lady talked of it in England, and thereupon
Jefferson wrote to her friends in this country
to silence her, and "I have seen the letters
on the subject in Worcester," says the un
sparing and rancorous Hoar. Aprons an
eminently fair minded writer savs
of Jefferson's letter-writing:
"His most striking faculty was that of writ
ing poisonous letters. He excelled in insin
uation, and could destroy a man's character
iu written words on a sheet of paper with
such consummate subtlety that the defend
ant . UfArit I'-iti. the sheet before him could
find HO specific sentence on which to ground
a charge of plain falsehood. He could use
individuals with great skill, rewarding them
always, but acknowledging or denying his
connection with them as he saw fit."
Fame is a precarious possession when left
to the mercy of speech and hearing, but .with
30 Per Cent. Discount Sale Continued!
THOUSANDS WILL REJOICE TO HEAR IT!
Owing to the fact that we have been unable to secure sufficient help to wait on the many customers that
crowded upon us in the last few days, and the dissatisfaction it caused to the many who could
not get waited upon in a satisfactory manner, we have concluded to '
CONTINUE THE SALE FOR A SHORT TIME LONGER!
But positively must close the sale as soon as the high water in the East will permit of the shipment of the bulk of our New Goods, which is
liable to be or not to be any day. We are happy to say that the exhausted supply of our handsome and warranted
Black SiI k, regular price $1.75, less M per (M Discount, $1.22!.
Has been replenished, and those who called for it on Friday and Saturday can get them now. The supply is limited to 12 pieces. So call early.
Di lit TUESDAY, le fill male a SpMj of Lies', Misses' ii Clrei's HOSIERY, from lit lip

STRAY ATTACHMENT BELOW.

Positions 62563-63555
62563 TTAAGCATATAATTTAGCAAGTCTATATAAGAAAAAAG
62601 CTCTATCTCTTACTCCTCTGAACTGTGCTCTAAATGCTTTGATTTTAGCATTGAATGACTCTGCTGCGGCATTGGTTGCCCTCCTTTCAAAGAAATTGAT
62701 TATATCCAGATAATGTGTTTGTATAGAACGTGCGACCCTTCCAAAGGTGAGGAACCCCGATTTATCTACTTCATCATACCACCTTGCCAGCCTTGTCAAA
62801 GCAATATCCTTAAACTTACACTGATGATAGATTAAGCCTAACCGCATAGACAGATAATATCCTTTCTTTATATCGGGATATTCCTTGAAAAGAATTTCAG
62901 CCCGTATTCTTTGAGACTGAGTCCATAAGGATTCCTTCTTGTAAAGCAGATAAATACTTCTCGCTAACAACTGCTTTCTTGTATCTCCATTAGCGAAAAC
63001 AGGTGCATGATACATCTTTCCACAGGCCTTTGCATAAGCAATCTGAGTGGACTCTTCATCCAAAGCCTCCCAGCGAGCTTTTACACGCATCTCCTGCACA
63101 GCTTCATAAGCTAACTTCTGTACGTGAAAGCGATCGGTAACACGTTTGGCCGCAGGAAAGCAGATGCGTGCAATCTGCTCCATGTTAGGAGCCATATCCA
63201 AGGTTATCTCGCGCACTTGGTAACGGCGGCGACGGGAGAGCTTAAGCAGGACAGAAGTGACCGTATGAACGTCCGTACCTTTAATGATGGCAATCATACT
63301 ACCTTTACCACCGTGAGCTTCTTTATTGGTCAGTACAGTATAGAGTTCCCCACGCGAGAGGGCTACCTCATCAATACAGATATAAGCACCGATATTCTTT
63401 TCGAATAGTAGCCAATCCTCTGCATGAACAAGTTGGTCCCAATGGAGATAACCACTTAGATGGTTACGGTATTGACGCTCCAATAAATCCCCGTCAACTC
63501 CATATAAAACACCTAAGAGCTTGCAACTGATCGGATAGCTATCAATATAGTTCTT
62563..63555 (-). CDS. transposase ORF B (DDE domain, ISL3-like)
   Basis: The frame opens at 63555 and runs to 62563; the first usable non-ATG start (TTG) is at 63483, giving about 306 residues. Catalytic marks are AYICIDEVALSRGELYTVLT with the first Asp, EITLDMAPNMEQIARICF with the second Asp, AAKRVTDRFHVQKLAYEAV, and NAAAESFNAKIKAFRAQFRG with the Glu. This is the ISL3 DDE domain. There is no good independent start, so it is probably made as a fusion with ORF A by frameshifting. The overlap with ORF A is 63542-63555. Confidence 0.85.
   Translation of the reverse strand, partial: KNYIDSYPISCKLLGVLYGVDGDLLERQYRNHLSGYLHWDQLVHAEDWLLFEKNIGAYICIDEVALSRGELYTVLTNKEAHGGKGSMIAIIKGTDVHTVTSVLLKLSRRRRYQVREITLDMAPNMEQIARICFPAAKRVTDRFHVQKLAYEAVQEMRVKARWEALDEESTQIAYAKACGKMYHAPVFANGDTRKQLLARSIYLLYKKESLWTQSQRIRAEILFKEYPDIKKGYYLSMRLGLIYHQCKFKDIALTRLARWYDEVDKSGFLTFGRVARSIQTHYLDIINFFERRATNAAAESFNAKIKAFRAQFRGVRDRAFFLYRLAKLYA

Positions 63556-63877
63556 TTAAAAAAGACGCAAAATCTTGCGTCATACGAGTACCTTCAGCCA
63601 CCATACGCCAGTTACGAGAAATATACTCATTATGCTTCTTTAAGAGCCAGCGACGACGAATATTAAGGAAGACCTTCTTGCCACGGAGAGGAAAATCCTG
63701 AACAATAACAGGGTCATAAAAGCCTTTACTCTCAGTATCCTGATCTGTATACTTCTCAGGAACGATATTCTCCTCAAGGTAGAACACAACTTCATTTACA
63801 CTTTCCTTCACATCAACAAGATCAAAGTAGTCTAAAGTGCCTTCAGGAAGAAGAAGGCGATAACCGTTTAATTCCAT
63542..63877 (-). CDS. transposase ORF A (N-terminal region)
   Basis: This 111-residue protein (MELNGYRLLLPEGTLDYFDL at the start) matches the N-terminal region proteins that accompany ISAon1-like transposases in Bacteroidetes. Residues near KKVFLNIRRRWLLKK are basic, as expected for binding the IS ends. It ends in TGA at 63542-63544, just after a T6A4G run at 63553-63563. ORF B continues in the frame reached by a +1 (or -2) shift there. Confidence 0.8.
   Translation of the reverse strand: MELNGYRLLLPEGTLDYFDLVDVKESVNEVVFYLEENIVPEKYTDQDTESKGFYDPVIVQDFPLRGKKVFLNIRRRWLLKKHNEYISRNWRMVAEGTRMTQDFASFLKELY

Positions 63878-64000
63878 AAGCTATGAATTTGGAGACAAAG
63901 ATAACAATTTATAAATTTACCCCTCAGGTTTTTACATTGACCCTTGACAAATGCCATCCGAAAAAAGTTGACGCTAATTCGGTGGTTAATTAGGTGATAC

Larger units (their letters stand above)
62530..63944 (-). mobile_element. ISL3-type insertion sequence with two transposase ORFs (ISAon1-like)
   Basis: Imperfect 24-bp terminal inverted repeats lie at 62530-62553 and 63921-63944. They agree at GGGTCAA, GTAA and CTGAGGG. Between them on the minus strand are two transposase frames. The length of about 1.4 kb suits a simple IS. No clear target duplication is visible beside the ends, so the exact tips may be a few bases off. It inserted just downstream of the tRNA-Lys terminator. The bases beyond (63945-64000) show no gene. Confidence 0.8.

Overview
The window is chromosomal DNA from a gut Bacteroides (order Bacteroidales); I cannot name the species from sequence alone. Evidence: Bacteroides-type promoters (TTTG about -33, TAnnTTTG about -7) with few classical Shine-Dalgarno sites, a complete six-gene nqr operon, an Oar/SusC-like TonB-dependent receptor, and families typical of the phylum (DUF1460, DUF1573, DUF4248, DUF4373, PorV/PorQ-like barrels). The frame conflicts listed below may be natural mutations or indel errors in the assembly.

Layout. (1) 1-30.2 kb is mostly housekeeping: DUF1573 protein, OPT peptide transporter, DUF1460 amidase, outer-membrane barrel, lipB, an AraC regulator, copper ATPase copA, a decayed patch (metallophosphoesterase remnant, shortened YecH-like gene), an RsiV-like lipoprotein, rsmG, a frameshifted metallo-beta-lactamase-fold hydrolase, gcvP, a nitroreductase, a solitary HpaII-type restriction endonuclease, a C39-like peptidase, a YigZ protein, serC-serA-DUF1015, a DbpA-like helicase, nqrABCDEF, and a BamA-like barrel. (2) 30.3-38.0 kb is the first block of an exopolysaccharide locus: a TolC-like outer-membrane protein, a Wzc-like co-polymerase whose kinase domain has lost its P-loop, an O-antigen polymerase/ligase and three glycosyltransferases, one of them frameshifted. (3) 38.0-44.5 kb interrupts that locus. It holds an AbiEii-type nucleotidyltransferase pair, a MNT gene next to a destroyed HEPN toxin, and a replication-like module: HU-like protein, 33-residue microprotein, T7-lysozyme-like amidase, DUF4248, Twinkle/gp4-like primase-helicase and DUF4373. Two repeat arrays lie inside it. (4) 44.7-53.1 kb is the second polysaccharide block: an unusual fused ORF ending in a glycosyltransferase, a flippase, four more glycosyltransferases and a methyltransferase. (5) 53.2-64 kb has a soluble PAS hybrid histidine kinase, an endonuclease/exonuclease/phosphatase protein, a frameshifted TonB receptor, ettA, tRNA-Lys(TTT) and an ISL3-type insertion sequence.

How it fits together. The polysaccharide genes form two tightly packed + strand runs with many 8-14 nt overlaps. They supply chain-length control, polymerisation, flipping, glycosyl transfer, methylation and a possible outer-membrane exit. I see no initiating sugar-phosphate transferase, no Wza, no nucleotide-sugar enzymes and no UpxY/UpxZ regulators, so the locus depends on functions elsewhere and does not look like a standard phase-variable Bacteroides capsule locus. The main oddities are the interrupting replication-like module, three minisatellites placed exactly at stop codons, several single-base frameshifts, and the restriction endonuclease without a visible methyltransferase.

to the finest grades of LISLE and SILK HOSE. Buy your Summer supply now, at 30 per cent, discount, less than you can buy them for later.
Our Black and Colored $1.00 CASHMERES, less 30 per cent., will cost you only 70 cents.
Our 75c Black and Colored CASHMERE, less 30 per cent, will cost you only 52 l-2c.
Our 8-4, 9-4 and 10-4 SHEETING, less 30 per cent,, will cost you less than the manufacturers.
150 Dozen TOWELS, worth $4.00, less 30 per cent., will cost you $2.80 per dozen.
A large lot of Ladies' Muslin UNDEKWEAK, at less than Manufacturers' prices.
ggp REMEMBER! This is the only chance in the city to buy strictly fine Dry Goods at a big discount.
[131 East Third Street, - - - - Between Jackson and Robert.
this possible race of deaf mutes Prof. Bell
describes, it would be more than a century
plant—it would be an eternity plant. It
might be questioned whether it could grow
to flourishing proportions in such
conditions, but it would surely be safer than
it is now.
Look at Garfield. Was there ever such a
collapse from veritable apotheosis to ques
tionable humanity of common quality.
All that saves him from oblivion is that he
was solid in domestic loyalty—auchored in